DAY TWO - Saturday, September 9


I leave extra early this morning to give myself a chance at a good parking spot. It’s a chilly 37 degrees and still dark at 5:20 AM.

There are still stars in view when I arrive at the mid-point lot. I’m able to grab one of the few good spots left. The gang’s all here so I set up with them, even though it’s still too dark for me to see.

We remain quiet, waiting for howling. The chorus begins around 6AM, along with a tiny bit of light. In addition to the group howl, I hear one voice much closer to the creek.

Rick finds that lone howler, a black, just above the bank, in the largish meadow to the right.

I can just barely see it. With a bit more light, I can see the black has gained two gray companions. One of these grays goes down the bank towards the water, heading east.

Gary, who can see in the dark better than any of us, says there is a bear at the carcass. I can’t see that but I do begin to see more and more wolves entering the big meadow. Their movement makes them a little easier to see. They play a game of chase with the pup as “it”. At least eight wolves are now carousing and jumping about, having a wonderful morning “recess”.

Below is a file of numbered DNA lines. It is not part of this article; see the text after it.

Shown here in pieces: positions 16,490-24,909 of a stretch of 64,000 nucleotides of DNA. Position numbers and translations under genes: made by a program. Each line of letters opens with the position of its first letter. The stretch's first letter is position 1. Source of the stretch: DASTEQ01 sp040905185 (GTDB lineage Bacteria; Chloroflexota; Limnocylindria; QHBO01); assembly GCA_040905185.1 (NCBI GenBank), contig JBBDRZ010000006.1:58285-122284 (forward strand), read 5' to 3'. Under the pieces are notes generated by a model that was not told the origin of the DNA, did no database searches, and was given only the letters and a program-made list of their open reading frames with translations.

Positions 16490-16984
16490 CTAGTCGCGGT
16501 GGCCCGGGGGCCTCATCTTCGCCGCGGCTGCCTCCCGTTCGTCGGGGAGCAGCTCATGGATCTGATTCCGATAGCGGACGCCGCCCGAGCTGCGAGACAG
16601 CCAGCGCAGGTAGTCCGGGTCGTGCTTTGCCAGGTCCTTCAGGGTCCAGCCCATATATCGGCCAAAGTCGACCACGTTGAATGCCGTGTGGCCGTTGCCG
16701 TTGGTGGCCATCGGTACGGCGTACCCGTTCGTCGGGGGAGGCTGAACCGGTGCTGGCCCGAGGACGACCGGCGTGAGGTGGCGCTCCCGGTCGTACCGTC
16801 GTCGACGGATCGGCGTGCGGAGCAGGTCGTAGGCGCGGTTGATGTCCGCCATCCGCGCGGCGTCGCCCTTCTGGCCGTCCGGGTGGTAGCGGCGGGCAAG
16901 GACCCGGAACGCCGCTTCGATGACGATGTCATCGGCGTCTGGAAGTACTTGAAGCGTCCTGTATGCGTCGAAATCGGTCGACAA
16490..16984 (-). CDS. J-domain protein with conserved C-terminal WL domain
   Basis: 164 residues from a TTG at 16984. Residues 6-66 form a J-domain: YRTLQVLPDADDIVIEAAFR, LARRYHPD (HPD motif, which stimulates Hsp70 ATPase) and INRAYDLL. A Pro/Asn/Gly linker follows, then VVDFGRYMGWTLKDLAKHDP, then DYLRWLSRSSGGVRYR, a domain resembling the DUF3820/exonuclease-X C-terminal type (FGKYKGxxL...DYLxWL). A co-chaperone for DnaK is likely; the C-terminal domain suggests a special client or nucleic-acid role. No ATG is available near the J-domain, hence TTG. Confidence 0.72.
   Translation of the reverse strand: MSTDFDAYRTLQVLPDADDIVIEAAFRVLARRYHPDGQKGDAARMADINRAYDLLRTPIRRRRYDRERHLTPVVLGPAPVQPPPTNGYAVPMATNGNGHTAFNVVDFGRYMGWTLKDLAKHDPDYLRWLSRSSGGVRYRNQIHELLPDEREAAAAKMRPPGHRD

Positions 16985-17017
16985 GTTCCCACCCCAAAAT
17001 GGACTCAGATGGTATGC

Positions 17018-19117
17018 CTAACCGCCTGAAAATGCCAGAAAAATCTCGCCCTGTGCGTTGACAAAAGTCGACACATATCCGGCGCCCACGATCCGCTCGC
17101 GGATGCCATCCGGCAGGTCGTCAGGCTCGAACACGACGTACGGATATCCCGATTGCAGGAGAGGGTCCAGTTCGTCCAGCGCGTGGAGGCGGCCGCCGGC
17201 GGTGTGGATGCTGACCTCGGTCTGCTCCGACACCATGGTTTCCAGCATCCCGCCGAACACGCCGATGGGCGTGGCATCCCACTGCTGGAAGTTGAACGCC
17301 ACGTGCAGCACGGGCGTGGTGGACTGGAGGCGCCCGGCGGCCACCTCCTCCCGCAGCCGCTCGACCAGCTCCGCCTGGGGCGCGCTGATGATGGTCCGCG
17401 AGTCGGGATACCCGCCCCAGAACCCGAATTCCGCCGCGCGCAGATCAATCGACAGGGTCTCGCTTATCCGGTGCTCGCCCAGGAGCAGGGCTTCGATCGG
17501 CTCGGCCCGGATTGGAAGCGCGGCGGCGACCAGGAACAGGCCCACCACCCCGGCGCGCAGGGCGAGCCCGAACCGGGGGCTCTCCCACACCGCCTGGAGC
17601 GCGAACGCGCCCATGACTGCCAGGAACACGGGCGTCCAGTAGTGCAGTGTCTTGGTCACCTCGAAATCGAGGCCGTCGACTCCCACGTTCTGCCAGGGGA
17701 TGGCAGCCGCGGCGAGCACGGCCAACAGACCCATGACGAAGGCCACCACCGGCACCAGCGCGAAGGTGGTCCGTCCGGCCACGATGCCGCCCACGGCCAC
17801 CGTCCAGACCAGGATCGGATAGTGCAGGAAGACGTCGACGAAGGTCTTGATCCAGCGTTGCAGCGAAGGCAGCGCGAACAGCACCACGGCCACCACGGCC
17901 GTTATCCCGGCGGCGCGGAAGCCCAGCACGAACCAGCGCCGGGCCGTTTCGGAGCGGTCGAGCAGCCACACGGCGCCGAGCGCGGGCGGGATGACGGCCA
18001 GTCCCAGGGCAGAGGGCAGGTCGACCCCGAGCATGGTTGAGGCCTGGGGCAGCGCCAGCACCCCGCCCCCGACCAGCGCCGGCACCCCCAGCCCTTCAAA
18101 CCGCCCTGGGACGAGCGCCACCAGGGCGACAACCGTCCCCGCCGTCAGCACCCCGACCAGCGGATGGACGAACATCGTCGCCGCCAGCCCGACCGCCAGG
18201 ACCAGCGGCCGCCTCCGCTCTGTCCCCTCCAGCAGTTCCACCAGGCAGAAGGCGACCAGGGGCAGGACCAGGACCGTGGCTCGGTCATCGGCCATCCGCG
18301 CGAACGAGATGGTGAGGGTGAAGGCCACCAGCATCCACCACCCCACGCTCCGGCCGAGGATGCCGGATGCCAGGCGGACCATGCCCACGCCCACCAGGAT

The light keeps growing, and I enjoy seeing this exuberant behavior. I keep revising my count as more and more wolves join in the fun. I have a feeling that a few Junctions may have just arrived from the west and were greeted by the group bedded up the hill among the trees.

The play is part rally, part fun and games.

Eventually they get down to business and move towards the carcass. The light is good now, and I confidently count eight grays and five blacks, including the pup.

I see the alpha male heading to the carcass, perhaps to object to the bear’s presence. Another black wolf, very dark, follows the alpha as back-up. Suddenly I see a grizzly moving upslope of the carcass.

Oh, but it’s not the same bear. Gary thinks this is a second bear and the one he saw is still feeding, despite the wolves being close.

Most of the wolves that were playing do not really seem interested in eating right now. Or perhaps they just don’t want to challenge the bear. Instead, they wander about the area, with some quickly disappearing back into the trees.